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Face the Threats that Don’t Put You in Danger

Feb 10, 2019

You’ve heard this before: Every day, do something that scares you.

So, why is that a good idea? Well, first of all, let's make sure we are talking about the right kind of scared. Basically, your brain has no idea whether or not your feeling of scared is good or bad, accurate or inaccurate, helpful or life-limiting. All it knows is that there is a "perceived danger" and it alerts your body to react. Your heart rate goes up, your breathing changes, and you are motivated to fight, flight, or freeze.

But, are those the best options? If a train is coming at you and you are stuck on the railroad track, by all means, choose one of those options quickly. If you are Superman, you can either fight or flight —punch out the train, or fly out of the way. Freezing is probably not a good idea. If you are a mere mortal, then flight (diving off the track....quickly) is your best option, And in this instance, being scared was good, accurate, helpful and life enhancing. Thank God for scared.

But what if you have the opportunity to talk to a person about a problem in your relationship, and you are not good at doing that? The thought of confronting the problem honestly and directly scares you. Your brain, probably because of past learning experiences, tells you that talking honestly to someone is dangerous. Your heart rate changes, your breathing changes, and the message to fight, flight or freeze kicks in...signaling danger. So, you obey it, and choose "flight," meaning you avoid the danger. You "dive off the tracks," and avoid the "train," i.e. the confrontation. Now you feel safe, no longer afraid. Problem (fear) solved.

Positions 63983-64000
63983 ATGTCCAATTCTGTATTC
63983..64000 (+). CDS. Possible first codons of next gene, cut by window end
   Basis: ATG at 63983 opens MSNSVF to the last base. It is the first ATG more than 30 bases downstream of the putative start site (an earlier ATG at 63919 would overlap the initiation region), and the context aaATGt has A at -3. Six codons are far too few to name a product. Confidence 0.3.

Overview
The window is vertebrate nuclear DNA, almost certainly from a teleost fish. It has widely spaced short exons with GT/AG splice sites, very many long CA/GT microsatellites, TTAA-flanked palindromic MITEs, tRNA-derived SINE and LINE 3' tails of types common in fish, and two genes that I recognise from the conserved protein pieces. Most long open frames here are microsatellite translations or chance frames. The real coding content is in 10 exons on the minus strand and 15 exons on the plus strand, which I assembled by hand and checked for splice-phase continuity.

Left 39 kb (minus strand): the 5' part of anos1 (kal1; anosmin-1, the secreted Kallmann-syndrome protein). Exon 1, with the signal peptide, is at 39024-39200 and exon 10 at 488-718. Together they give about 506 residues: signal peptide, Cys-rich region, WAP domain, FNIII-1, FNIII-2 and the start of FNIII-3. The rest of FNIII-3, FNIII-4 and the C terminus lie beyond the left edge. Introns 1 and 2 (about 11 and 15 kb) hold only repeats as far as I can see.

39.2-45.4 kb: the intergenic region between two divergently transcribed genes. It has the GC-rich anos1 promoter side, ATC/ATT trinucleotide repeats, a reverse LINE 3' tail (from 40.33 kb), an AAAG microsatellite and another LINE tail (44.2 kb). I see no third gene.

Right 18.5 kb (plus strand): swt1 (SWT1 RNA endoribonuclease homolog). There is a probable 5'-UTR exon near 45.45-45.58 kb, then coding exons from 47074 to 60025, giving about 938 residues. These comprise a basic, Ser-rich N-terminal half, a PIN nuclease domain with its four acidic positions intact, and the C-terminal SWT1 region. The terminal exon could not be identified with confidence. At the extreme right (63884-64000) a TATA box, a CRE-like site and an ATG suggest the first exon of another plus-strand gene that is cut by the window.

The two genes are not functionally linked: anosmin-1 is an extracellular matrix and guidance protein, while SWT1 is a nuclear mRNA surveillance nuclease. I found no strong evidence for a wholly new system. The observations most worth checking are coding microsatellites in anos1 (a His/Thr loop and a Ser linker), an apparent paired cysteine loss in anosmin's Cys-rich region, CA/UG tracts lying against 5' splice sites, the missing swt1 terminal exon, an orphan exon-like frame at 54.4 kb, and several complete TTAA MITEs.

But the feeling of being scared was a wrong signal. It was inaccurate, and it was life limiting for you to obey it. While a relationship confrontation is not guaranteed to have a good outcome, it probably does not represent life threatening danger as it might have when you first learned to fear it. You were probably young and your basic security depended on not ruffling feathers in a significant relationship. Or worse. The problem is that your brain still sees everything as too dangerous to risk. And, your life is limited by that fear.

It might not be a relationship fear, it could be a performance fear. You might fear failure, or losing something by trying. So, you don't try, to avoid the train. Whatever the fear, it has begun limiting your life.

Need a safe place to relate to others about this topic? Join one of Dr. Henry Cloud's Boundaries Peer Groups. 

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